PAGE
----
The open-border gang is focused on transforming America into a bilingual nation where Spanish is equal to English, similar to Quebec with French. Their stubborn demands on this issue demonstrate that they are engaged in invasion, not immigration.
One sees the foreign moochers' demands expressed in Spanish on their hostile gimme signs more frequently, which is another message of disrespect as insulting as Mexican flags. Aliens insist on being allowed to live and work here while voicing disgust with our society and system of government.
Predictably, the sponsors of the Spanish spelling bee say they are celebrating multilingualism, but the inability of people to communicate is highly damaging to community cohesion. "Diversity decreases trust," according to Bowling Alone sociologist Robert Putnam, and language diversity is foundational to undermining human relations. Homogenous communities are happier and work better, which is simply a function of the tribal nature of human beings.
In former Governor Richard Lamm's ironic opinion piece "I have a plan to destroy America", the first item on his to-do list is to make the country bi-lingual and bicultural: "History shows, in my opinion, that no nation can survive the tension, conflict and antagonism of two competing languages and cultures. It is a blessing for an individual to be bilingual; it is a curse for a society to be bilingual," he observed.
Polls continue to show that a large majority of citizens expect immigrants to adopt America's language and culture, even after decades of multicultural propaganda from the liberal media.
Finally, the spelling bee was more show piece than competition, since Spanish is a simple phonetic language with little challenge regarding spelling, and participants received in advance a list of the words to be spelled.
First-Ever National Spanish-Language Spelling Bee, Fox News, July 09, 2011
Sure, eighth grader Sukanya Roy won the 2011 National Spelling Bee a months ago with "cymotrichous." But could she whip off kanindeyuense", "Tenochtitl??n" or "otorrinolaringologo"?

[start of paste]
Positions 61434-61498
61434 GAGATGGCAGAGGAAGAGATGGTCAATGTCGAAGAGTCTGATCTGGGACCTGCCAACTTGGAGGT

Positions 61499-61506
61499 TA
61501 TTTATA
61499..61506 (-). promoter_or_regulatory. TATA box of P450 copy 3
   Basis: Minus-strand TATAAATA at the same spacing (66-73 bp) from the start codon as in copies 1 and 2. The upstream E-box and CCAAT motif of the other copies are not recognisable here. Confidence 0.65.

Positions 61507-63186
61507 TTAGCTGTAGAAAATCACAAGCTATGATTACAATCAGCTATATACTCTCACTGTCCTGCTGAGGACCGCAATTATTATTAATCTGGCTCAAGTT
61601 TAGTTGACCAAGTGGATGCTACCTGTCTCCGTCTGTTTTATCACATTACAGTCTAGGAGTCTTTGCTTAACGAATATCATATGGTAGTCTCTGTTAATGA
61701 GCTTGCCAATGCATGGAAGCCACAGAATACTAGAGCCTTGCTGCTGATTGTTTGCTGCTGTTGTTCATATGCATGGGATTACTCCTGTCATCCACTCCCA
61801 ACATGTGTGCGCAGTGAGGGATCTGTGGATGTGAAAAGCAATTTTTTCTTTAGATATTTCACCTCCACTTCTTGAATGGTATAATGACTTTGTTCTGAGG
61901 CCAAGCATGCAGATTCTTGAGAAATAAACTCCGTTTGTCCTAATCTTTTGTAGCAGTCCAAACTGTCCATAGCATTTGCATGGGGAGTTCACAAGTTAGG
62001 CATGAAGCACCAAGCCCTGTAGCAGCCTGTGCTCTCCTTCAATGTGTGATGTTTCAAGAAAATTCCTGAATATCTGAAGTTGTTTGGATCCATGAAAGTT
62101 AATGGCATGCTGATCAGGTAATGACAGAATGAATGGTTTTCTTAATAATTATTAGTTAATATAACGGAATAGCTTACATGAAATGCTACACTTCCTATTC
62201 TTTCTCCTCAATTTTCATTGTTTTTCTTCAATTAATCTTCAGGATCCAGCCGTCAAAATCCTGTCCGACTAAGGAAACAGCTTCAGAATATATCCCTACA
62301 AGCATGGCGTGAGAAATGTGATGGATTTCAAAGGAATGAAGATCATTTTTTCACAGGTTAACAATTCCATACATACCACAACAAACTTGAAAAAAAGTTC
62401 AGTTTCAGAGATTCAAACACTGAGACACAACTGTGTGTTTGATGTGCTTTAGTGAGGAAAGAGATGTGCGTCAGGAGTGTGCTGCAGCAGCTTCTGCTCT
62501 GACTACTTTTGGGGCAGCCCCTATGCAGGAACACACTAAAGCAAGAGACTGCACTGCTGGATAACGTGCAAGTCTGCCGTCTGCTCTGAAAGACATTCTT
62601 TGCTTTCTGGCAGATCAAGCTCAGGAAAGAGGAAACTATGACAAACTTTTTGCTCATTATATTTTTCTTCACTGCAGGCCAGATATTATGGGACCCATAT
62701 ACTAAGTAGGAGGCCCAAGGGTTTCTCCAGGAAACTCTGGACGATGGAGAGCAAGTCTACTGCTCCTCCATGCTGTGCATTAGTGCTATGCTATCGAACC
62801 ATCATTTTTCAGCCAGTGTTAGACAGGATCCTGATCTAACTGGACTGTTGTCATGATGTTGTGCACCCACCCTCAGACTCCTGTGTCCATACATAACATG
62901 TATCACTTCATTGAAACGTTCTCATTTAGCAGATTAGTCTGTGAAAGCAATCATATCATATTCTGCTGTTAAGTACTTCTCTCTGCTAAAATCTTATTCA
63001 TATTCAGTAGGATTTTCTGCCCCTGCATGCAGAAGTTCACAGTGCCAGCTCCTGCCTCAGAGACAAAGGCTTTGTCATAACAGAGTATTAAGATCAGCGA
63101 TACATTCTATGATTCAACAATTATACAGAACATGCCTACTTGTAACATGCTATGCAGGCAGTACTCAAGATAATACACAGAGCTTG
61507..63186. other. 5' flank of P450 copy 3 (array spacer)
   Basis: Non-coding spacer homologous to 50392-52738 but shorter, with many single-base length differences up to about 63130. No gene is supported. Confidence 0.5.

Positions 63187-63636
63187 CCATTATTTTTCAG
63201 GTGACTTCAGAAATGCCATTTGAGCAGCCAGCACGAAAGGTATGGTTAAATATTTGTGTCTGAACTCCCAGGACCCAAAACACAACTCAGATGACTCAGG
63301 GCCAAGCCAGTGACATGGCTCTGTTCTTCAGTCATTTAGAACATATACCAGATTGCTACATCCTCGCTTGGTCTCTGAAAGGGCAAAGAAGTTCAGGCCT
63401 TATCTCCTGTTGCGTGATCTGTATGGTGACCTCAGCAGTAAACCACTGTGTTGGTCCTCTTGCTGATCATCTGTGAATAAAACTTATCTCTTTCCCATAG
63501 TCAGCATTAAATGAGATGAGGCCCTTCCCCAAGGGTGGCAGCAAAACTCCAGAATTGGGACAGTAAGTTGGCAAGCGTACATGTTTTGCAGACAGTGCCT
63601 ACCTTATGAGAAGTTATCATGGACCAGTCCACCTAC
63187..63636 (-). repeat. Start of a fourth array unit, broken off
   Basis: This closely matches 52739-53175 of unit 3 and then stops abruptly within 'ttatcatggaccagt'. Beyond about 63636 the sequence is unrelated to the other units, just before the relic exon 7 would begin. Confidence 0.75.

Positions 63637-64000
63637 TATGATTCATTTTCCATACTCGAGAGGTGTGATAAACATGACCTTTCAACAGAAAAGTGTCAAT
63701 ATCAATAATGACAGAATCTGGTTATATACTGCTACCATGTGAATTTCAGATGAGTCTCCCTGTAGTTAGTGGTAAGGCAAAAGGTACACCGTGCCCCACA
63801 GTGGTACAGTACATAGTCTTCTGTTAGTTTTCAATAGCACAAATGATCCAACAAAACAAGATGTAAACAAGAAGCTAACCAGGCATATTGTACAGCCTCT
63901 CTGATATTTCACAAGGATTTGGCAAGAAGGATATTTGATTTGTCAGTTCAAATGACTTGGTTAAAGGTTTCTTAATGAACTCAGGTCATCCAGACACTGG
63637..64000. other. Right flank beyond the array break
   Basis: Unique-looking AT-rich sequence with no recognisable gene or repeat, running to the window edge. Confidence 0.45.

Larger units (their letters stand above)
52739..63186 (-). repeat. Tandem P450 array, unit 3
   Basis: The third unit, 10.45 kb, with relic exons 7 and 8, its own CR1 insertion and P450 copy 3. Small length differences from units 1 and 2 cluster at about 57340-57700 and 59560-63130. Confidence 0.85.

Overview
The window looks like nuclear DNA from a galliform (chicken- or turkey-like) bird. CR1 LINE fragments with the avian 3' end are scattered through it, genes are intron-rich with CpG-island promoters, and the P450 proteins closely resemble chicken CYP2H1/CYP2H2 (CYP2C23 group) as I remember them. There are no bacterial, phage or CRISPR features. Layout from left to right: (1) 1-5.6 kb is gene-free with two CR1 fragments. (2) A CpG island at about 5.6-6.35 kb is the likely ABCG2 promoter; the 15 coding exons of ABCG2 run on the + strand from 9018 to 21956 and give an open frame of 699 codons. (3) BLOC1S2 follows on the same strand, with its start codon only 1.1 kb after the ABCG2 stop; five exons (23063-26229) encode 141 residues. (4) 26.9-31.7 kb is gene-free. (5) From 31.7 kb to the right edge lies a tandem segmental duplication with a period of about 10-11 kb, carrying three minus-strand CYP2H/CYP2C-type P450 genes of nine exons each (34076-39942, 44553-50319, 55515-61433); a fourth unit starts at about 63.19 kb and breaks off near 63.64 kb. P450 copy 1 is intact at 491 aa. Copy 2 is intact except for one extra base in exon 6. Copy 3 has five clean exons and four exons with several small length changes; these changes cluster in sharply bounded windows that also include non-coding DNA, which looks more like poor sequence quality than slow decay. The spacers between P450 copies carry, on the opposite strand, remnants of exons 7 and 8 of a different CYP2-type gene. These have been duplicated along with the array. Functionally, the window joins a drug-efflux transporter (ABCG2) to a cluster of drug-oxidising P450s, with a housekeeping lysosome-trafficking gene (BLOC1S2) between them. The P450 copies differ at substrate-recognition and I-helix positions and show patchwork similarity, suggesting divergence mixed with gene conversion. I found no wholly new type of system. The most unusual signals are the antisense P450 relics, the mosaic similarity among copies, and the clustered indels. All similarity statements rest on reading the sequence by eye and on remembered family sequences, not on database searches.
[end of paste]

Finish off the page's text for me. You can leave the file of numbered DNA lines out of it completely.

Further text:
These are among the list of words that may be used in New Mexico on Saturday, as the National Hispanic Cultural Center hosts the first ever national Spanish Spelling Bee.
"We're celebrating the multilingualism of America," said Daniel Ward, editor of Language Magazine, one of the event's sponsors, in a statement. "We're recognizing that, like most of the world's other children, [our kids will] need more than one language to succeed in our global village."
By the numbers, Latinos would seem to have a leg up in this challenge: According to the Pew Hispanic Center, 33 percent of Latino households speak English and Spanish equally, and 17 percent are majority Spanish-language.
The inaugural bee is being organized by the Alliance for Multilingual Multicultural Education (AMME) and the New Mexico Association for Bilingual Education (NMABE), and is modeled on the latter's 15-year-old annual state Spanish Spelling Bee: Participants will be asked to spell out loud words randomly chosen from a list that had been provided to them beforehand.
From a linguistics standpoint, there's been some snarking that the Spanish bee might be easier than the English one, since Spanish orthography is in general considered simpler. "In Spanish, every letter has a unique associated phoneme, so with very few exceptions, words are written exactly as they sound," wrote the BBC.
The 86-year-old English-language bee has become a cultural phenomenon, inspiring documentaries, books and international attention. This year, the battle between 275 kids from all 50 states and sundry countries was televised live during primetime.
The Spanish-language bee will begin more modestly, with about 11 participants, grades four through eight, from five states. It is the culmination of state Spanish spelling competitions held earlier this year.
The competition begins at 10 a.m. Saturday.